July 20, 2013
President Obama gives a surprisingly emotional and revealing address Friday linking his experience as a youth to that of Trayvon Martin.
A somber President Obama swooped into the White House briefing room Friday and delivered a deeply personal reflection on the Trayvon Martin case.
“Trayvon Martin could have been me 35 years ago,” he said.
“In the African-American community at least, there’s a lot of pain around what happened here. I think it’s important to recognize that the African-American community is looking at this issue through a set of experiences and a history that doesn’t go away.”
President Obama asked Americans to consider whether an older, armed Trayvon Martin might have been justified in shooting George Zimmerman.
Obama’s dramatic appearance marked his first on-air reaction to Saturday’s not-guilty verdict in the trial of George Zimmerman.
Not mincing words, the President boldly suggested that Martin’s race played a critical role in the murder — and Zimmerman’s subsequent acquittal.
A younger picture of Trayvon Martin. Martin was fatally shot by George Zimmerman at age 17 on Feb. 26, 2012.
“If a white male teen would have been involved in this scenario,” Obama said, “both the outcome and the aftermath might have been different.”
Obama, his face stern and his words forceful, went on to say that the nation should reconsider Florida’s Stand Your Ground laws.
The controversial measure was thrust into the spotlight after Zimmerman gunned down the unarmed Martin, 17, in Sanford, Fla., on Feb. 26, 2012.
George Zimmerman was found not guilty in the shooting death of Trayvon Martin.
“For those who resist that idea that we should think about something like these Stand Your Ground laws, I just ask people to consider, if Trayvon Martin was of age and armed, could he have stood his ground on that sidewalk,” Obama said.
“And do we actually think that he would have been justified in shooting Mr. Zimmerman who had followed him in a car because he felt threatened?
Barack “Barry” Obama (second row right) in a 1978 senior yearbook photo at the Punahou School, the prestigious private academy in Honolulu.
“And if the answer to that question is at least ambiguous, then it seems to me that we might want to examine those kinds of laws.”
Obama’s comments took the White House press corps by surprise.
Reporters were expecting a briefing from spokesman Jay Carney.
As a young man, Barry Obama experienced the same kind of profiling many African-Americans have experienced.
Instead, Obama strode into the room and immediately launched into an off-the-cuff analysis of why the not-guilty verdict against Zimmerman so outraged the African-American community.
“There are very few African-American men in this country who haven’t had the experience of being followed when they are shopping at a department store — and that includes me,” Obama said.
Barack “Barry” Obama in a 1978 senior yearbook photo.
“There are very few African-American men who haven’t had the experience of walking across the street and hearing the locks click on the doors of cars. That happens to me, at least before I was a senator.”
Obama went on:
“There are very few African-Americans who haven’t had the experience of getting on an elevator and a woman clutching her purse nervously and holding her breath until she had a chance to get off,” he said.
Obama surprised the press corps with emotional speech about being an African-American and potentially having been Trayvon Martin ’35 years ago.’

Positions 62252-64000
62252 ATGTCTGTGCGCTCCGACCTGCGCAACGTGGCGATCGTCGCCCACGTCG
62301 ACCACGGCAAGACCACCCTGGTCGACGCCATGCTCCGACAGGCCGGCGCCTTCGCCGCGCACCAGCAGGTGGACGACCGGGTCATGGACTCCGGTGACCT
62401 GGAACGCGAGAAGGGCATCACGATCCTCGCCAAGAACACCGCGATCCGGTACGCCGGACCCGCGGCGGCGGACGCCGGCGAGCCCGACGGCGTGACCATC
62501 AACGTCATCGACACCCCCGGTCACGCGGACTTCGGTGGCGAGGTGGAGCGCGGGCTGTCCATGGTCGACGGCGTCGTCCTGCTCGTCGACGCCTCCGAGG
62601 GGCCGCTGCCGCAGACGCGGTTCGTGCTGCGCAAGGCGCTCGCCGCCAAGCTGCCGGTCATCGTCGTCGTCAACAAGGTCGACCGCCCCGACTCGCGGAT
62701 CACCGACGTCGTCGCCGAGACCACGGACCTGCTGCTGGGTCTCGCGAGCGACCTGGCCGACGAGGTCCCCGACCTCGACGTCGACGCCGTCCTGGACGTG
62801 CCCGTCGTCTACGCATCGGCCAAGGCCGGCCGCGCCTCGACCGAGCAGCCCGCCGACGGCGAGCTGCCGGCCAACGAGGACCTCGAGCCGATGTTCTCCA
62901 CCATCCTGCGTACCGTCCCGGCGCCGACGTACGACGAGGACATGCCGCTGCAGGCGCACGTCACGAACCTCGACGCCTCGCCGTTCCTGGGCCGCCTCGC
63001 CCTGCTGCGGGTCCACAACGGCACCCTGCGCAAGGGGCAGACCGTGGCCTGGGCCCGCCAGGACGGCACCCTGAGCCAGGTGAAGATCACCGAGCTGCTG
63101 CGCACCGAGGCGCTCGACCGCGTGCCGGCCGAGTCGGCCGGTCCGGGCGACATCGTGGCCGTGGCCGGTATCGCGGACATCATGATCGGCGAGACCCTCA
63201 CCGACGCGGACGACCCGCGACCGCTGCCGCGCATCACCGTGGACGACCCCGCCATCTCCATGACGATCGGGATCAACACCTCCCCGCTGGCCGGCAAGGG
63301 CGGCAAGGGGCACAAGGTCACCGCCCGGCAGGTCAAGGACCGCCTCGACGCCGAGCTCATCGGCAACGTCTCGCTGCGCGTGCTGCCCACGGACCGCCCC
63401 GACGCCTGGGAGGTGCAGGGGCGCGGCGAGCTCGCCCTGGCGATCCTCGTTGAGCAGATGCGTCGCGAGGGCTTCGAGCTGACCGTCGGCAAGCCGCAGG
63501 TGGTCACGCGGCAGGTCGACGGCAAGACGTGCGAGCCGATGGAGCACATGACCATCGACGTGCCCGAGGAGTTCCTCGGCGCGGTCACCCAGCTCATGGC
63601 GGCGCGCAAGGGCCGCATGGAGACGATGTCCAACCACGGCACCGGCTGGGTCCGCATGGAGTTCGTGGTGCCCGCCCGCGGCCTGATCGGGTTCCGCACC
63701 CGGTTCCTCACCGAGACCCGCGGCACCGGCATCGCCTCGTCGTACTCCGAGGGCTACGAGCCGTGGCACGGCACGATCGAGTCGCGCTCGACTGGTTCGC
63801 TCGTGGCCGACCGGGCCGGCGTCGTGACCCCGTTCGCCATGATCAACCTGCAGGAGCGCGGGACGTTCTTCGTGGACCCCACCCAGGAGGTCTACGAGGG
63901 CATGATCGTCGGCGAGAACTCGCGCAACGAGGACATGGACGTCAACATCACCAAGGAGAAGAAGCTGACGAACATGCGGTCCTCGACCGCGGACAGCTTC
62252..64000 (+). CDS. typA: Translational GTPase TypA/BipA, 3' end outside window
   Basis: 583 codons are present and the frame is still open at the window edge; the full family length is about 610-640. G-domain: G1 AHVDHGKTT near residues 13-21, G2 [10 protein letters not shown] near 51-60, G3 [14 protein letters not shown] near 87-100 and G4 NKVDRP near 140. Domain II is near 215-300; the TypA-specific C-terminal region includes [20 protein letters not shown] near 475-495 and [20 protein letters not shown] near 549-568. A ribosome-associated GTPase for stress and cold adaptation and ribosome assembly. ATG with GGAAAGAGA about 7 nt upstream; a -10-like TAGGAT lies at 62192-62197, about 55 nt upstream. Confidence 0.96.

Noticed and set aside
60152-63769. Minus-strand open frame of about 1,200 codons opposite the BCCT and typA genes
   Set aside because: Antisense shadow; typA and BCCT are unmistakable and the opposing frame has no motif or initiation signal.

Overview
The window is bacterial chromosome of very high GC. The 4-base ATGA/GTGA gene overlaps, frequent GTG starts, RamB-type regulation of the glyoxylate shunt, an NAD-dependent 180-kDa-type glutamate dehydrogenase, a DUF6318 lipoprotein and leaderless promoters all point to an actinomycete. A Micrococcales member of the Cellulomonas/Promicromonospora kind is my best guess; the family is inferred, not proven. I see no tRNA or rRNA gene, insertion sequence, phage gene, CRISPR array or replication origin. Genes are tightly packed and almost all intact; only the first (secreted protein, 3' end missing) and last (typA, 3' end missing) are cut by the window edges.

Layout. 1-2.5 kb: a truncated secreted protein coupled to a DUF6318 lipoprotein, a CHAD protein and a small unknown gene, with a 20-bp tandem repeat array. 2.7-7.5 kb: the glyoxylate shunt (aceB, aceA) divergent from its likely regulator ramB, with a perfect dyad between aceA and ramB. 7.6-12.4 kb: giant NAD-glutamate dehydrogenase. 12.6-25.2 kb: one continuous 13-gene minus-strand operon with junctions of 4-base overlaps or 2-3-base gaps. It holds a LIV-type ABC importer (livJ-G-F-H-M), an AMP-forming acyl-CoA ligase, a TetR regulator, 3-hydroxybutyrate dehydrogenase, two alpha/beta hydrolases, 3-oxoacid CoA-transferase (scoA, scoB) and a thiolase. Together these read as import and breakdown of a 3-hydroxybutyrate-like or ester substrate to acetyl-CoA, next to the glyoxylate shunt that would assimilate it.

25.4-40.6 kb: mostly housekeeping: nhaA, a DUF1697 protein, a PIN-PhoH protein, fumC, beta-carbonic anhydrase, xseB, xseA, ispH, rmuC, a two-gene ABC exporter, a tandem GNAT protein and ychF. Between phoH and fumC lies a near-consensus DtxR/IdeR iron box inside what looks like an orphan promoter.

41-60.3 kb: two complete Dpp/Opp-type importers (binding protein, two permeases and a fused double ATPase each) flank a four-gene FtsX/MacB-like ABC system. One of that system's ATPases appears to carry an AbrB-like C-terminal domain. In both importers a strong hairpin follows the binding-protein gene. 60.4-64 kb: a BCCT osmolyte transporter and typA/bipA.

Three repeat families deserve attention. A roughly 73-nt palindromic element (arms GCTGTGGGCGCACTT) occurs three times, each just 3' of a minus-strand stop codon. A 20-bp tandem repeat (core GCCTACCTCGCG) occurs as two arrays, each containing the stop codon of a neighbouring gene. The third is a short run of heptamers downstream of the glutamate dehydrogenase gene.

“That happens often and I don’t want to exaggerate this but those sets of experiences inform how the African-American community interprets what happened one night in Florida and it’s inescapable for people to bring those experiences to bear.”
Obama’s unexpected comments triggered a tidal wave of praise from his supporters.
Barack Obama with his grandparents, Stanley and Madelyn Dunham, on a park bench in New York City when Obama was a student at Columbia University.
“I thought the President made a very, very historic statement that I think had to be said,” the Rev. Al Sharpton said on MSNBC.
“I think he said it in a way that will make this country have to deal with the reality of why they’re seeing such dissatisfaction and such real anger in our community.”
Martin’s parents, Sybrina Fulton and Tracy Martin, issued a statement saying, “We are deeply honored and moved that President Obama took the time to speak publicly and at length about our son, Trayvon.”
Demonstrators protest the acquittal of George Zimmerman in Los Angeles. He was found not guilty in killing of Trayvon Martin.
The President’s comment that he “sees himself in Trayvon . . . is a beautiful tribute to our boy,” they said.
Even Zimmerman’s brother cheered Obama’s address, saying he was “glad [the President] spoke out today.”
“No matter what your opinion of the verdict is, there have to be things that bring us together, there have to be teachable moments that we learn from what happened here,” Robert Zimmerman told Fox News.
But former White House spokesman Ari Fleischer scorched Obama for what he described as the President’s “touch and go” approach to race relations.
“Why did it take the Trayvon Martin case for the President to come out and raise some of these very valid issues that it would be constructive for our nation to talk about in a unified fashion?” Fleischer said on CNN.
“This President, when it comes to racial issues, has really been touch and go,” he added.
“He touches on it under moments of pressure or stress and then he lets it go. There’s really no commitment, no ongoing follow up for the President doing anything about urban matters, poverty matters, matters affecting the black community.”